Nova Scotia

Hockey program introduces Syrian children to Canada's game

Syrian children in Halifax transformed from "very scared" to eager as they took their first six-week hockey lesson this winter.

About 30 recent immigrants ages 5 to 13 take their first hockey lessons in Halifax

About 30 recent immigrants ages five to 13 are taking their first hockey lessons in Halifax. (Olivier Lefebvre/Radio-Canada)

Andrew Doyle, a coach with Hockey Nova Scotia's New to Canada Hockey Program, says that when the Syrian children first arrived at the rink six weeks ago, they were "very scared."

The boys and girls, aged five to 13, clung to the boards faced with a game they barely knew.

"A lot of them, it was their first time in a rink ever," he said.

Now, as the inaugural program wrapped up Saturday, Doyle said their skill level and their confidence has improved greatly.

"Now they're coming right into the dressing room, getting their own gear on, they're outside waiting for the Zamboni to get off the ice," he said. "They're very eager, so it's great."

Coaches say players were initially apprehensive but picked up the game quickly. (Radio-Canada)

About 30 children took part in the free program at the Centennial Arena in Fairview's Halifax neighbourhood. It's part of Hockey Nova Scotia's broader goal of making the game more reflective of the province's population, said Darren Cossar, the organization's executive director.

"This is an introduction to show them all the benefits and the great aspects of hockey," Cossar said.

He said hockey can be intimidating because of its equipment, structure and cost, so they worked with Immigrant Services Association of Nova Scotia to make the program as accessible as possible.

Translators help the coaches communicate with players. (Radio Canada)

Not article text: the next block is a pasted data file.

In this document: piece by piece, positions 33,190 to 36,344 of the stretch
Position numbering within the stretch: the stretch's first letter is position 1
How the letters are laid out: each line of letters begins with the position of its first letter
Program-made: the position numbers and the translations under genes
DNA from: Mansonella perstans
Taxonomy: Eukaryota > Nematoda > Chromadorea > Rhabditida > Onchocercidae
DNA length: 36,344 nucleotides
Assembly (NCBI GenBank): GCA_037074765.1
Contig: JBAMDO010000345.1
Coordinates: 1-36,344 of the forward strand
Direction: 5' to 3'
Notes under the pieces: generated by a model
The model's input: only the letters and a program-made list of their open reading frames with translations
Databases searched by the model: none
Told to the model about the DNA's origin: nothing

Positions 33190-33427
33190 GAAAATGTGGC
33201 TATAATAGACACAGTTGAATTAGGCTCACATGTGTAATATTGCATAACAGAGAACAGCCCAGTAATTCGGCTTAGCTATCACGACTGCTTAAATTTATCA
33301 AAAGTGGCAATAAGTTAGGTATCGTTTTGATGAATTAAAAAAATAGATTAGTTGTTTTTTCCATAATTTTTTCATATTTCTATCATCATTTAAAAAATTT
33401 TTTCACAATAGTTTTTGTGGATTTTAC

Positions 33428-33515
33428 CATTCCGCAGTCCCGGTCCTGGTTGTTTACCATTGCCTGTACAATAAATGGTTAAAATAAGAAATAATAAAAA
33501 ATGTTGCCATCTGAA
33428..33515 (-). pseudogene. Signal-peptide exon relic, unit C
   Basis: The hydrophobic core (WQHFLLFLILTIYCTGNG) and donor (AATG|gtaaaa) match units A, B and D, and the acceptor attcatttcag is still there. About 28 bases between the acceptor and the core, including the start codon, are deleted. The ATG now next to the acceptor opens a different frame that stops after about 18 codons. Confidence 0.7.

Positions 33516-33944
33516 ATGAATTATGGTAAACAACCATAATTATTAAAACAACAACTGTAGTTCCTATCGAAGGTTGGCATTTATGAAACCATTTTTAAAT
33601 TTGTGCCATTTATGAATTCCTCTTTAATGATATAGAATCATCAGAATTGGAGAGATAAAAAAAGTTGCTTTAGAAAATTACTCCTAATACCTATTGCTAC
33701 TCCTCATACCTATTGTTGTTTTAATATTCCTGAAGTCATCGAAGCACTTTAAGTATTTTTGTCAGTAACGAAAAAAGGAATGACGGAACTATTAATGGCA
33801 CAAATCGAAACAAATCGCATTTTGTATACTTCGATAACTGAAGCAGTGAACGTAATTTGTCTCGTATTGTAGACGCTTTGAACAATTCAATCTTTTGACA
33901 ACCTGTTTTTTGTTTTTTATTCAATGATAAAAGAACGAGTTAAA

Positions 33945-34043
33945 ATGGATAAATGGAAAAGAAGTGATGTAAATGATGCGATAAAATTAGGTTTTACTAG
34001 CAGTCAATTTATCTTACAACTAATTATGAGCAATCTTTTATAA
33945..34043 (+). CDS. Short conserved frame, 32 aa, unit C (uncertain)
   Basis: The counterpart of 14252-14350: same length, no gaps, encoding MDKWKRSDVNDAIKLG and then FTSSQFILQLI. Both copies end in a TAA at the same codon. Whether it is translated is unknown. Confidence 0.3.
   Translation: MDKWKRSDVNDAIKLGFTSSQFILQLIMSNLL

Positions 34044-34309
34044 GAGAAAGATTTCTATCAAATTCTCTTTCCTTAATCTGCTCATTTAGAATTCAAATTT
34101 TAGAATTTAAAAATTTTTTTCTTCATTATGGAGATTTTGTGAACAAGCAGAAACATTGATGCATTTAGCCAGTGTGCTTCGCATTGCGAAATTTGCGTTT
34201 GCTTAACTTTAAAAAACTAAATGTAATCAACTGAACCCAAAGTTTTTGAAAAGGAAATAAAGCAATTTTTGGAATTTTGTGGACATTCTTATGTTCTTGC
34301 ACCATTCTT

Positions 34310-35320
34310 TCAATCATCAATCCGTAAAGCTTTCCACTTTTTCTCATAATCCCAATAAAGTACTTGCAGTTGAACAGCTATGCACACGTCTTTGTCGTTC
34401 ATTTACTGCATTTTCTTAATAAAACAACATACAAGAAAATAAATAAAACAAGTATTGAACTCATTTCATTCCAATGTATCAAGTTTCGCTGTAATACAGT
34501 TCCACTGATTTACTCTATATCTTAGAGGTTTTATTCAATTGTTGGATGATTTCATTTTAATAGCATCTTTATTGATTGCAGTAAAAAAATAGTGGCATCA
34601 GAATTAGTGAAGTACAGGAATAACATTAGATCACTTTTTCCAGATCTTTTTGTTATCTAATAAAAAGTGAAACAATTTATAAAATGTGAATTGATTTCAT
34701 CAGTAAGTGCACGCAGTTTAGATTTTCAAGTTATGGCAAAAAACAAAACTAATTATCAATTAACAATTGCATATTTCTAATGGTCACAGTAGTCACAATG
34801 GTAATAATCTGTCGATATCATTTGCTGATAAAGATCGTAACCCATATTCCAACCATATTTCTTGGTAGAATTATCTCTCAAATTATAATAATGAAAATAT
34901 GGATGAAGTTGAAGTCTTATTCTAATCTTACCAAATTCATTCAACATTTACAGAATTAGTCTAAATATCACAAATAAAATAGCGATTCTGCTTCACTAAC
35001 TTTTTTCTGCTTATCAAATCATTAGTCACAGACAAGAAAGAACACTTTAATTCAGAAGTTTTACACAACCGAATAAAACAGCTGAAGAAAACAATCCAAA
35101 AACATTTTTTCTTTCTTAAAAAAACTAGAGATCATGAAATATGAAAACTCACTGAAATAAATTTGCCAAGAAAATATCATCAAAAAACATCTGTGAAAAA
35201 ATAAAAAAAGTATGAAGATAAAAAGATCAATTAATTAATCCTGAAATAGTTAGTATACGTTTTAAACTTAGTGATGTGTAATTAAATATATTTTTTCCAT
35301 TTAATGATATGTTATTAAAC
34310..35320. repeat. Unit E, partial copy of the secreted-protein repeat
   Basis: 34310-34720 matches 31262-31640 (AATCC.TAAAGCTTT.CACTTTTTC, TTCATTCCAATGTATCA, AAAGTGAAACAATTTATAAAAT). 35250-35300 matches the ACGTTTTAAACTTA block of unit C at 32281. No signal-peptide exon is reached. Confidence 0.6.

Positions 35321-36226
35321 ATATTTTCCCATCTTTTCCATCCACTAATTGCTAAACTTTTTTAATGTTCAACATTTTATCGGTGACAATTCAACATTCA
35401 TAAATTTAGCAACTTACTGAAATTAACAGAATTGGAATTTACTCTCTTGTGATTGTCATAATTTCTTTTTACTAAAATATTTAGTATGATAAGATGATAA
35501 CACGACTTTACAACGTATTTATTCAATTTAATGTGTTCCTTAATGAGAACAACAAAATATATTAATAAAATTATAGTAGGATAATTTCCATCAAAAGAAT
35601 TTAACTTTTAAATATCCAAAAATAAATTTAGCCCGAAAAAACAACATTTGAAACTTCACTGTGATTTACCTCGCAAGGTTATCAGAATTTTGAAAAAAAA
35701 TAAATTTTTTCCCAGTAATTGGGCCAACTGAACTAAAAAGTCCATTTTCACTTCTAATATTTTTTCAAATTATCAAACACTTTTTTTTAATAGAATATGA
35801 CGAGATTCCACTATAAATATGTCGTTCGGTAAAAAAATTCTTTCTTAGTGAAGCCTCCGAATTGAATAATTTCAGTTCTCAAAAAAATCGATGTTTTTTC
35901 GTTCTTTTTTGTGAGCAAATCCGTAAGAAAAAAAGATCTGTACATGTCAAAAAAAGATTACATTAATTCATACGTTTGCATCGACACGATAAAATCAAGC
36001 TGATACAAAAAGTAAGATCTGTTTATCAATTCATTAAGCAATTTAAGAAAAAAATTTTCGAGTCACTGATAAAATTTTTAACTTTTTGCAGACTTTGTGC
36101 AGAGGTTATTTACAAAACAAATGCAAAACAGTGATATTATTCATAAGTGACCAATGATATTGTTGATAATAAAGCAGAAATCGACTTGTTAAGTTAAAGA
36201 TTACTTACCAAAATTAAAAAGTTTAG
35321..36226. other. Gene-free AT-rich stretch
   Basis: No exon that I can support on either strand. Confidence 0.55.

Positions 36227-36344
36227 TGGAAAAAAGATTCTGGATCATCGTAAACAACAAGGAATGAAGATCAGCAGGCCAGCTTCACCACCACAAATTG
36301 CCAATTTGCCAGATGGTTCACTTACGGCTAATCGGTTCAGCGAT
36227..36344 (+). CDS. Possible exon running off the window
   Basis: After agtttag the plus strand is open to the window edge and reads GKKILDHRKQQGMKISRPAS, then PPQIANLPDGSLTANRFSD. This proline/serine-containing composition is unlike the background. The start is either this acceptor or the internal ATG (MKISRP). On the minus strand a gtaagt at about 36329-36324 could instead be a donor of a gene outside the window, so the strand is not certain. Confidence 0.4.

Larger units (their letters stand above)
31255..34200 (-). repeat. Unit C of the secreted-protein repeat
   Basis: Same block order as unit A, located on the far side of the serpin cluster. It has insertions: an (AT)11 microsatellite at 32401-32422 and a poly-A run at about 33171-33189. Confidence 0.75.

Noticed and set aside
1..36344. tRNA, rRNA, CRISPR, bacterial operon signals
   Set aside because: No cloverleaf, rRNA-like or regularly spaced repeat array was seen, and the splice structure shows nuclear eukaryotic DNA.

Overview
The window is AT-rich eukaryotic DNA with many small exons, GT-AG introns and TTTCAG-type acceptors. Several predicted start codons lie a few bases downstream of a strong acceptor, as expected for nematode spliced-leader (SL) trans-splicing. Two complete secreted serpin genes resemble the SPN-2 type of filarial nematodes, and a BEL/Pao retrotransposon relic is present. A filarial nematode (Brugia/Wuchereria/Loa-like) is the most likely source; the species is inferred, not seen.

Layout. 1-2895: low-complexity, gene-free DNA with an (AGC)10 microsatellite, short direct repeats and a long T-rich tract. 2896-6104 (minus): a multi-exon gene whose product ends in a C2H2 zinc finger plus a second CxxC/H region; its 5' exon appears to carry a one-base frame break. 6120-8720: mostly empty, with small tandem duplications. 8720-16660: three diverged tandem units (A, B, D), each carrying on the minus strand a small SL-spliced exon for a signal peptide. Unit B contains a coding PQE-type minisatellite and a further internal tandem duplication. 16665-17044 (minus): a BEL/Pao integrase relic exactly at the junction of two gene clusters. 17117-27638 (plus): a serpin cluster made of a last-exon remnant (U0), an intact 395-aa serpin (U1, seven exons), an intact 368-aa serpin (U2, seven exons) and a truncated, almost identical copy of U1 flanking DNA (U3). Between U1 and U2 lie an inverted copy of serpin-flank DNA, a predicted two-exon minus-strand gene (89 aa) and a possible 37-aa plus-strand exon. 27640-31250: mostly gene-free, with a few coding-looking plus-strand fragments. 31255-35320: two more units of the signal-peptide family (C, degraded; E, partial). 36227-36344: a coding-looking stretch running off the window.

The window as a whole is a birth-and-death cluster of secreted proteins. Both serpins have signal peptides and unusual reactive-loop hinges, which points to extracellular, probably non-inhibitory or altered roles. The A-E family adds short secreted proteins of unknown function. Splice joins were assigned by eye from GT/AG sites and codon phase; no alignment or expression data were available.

For equipment, the players are using the bare necessities: helmet, skates, neck guard, gloves, sticks. And the hockey itself is a basic introduction to the game.

Communication is helped by translators on the ice and the bench. 

"You have to make sure that you really have a lot of eye contact and a lot of demonstration with the kids," Cossar said. "But at the end of the day it's amazing. They can pick things up so quick and barriers are broke down so quick when they're having fun and doing something that they see other kids doing."

Syrian children in Halifax taking part in a six-week hockey program. (Olivier Lefebvre/Radio-Canada)

The program's funding is a legacy of the Hockey Canada Foundation Gala and Golf event that was held in Halifax in 2016.

If parents and children want to continue playing, Hockey Nova Scotia will work with them to get the rest of the gear and the funding they'll need to participate. 

Whatever the kids decide, Cossar said the final product was a lot of happy children and parents.

"You see a lot of smiles, both on the ice and in the stands," he said. "It's both kids that never thought that they would skate or have the opportunity to participate in hockey are getting that experience, and parents that never thought they'd see their children ... playing in Canada's national game."

Hockey Nova Scotia says it will work to get the young players the gear and funding they'll need to continue playing. (Radio-Canada)

With files from Olivier Lefebvre